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With student loan debt in the U.S. surpassing $1.56 trillion, it’s not surprising that more than 1 million borrowers default every year. If you’re struggling with payments, you might be wondering about student loans with deferred payments.
Here’s what you need to know about postponing payments on your student loans, followed by seven lenders that offer private student loan deferment and forbearance.
Forbearance vs. deferment: What’s the difference?
Both forbearance and deferment allow you to postpone payments on your student loans without going into default. But when it comes to federal student loans, these two programs have some key differences.
Deferment is available for students who go back to school, lose their job or are on active military duty. Forbearance is designed primarily for borrowers who have encountered financial hardship.
If you have subsidized federal student loans, they won’t accrue interest during deferment. But you will be responsible for interest that accrues on your loans, subsidized or not, during forbearance. So deferment is a preferable option if you have subsidized loans and can qualify.
While forbearance and deferment are different programs with federal loans, the distinction can get fuzzy with private loans. Some private lenders use the terms interchangeably since they effectively work the same way.
The downside of student loans with deferred payments
Pausing payments on your student loans could be important while you look for a job or work on your next degree. But unless you have subsidized loans in deferment, interest will keep rising.
Let’s say you owe $30,000 in student loans with a 5% interest rate on a 10-year term. After three months of student loans with deferred payments, you’ll accrue an additional $373 in interest. After a year of paused payments, your balance would increase by $1,500.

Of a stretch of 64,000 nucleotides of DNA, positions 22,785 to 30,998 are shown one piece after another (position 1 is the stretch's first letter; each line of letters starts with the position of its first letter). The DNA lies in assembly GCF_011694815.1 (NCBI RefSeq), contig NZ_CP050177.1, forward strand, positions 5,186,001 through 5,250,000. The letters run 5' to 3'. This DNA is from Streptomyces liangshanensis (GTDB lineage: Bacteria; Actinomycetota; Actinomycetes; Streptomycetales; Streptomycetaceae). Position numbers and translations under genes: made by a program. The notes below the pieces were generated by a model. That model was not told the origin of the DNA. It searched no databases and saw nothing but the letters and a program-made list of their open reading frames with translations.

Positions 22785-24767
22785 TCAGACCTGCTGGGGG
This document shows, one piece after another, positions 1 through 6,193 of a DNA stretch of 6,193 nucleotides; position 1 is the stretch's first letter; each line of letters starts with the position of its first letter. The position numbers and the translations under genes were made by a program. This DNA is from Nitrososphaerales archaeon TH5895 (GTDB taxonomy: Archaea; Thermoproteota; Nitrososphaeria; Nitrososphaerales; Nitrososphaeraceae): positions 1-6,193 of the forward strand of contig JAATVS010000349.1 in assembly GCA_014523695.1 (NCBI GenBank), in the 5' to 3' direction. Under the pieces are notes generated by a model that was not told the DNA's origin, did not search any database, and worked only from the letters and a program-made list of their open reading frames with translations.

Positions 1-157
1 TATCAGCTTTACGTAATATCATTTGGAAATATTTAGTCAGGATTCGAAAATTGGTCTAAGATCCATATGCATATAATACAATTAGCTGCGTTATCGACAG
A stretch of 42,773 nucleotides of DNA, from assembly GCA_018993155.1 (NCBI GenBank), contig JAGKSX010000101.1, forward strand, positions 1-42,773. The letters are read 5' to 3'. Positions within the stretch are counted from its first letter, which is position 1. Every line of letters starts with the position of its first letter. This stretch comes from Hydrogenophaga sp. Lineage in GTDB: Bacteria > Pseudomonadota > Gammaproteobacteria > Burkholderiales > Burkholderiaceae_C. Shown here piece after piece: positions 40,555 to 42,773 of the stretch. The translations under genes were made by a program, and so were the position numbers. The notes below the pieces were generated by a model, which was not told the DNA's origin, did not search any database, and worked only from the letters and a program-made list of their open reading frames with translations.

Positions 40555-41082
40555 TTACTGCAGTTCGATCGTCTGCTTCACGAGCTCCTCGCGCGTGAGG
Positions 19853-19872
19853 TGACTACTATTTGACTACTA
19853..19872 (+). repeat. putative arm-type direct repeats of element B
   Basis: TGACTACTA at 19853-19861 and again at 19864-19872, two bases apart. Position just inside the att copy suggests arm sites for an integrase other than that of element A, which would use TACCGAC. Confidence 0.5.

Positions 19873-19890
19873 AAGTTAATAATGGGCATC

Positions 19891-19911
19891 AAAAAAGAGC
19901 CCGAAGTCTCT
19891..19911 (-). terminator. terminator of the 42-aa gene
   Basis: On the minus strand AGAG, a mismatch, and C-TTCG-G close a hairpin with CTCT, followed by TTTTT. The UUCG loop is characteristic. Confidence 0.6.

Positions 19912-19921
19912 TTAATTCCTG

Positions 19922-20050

Taking loans out of deferment or forbearance is typically considered a capitalization event, meaning the interest that has accrued will be added to the principal. In effect, you’ll end up paying interest on top of interest.
That’s why deferment and forbearance should only typically be used as a last resort. If you can continue to make payments, or at least pay off the interest each month, you won’t run the risk of a ballooning student loan balance.
Another option is adjusting payments on your federal student loans through an income-driven repayment plan, which adjusts your bill based on how much money you make. Unfortunately, you probably don’t have this option with private student loans.
So if you can’t afford to pay, private student loan deferment could be the way to go.
7 lenders that offer private student loan deferment and forbearance
Terms and conditions vary by lender, and only some offer student loans with deferred payments. Here are seven lenders that offer deferment or forbearance on their private student loans or refinanced student loans.
If you refinance your student loans through LendKey, you can apply for deferment for up to 18 months for any reason. LendKey approves these requests on a case-by-case basis, so make sure to reach out to your loan servicer if you’re having trouble making payments. However, LendKey doesn’t offer in-school deferment with its private student loans.
2. Sallie Mae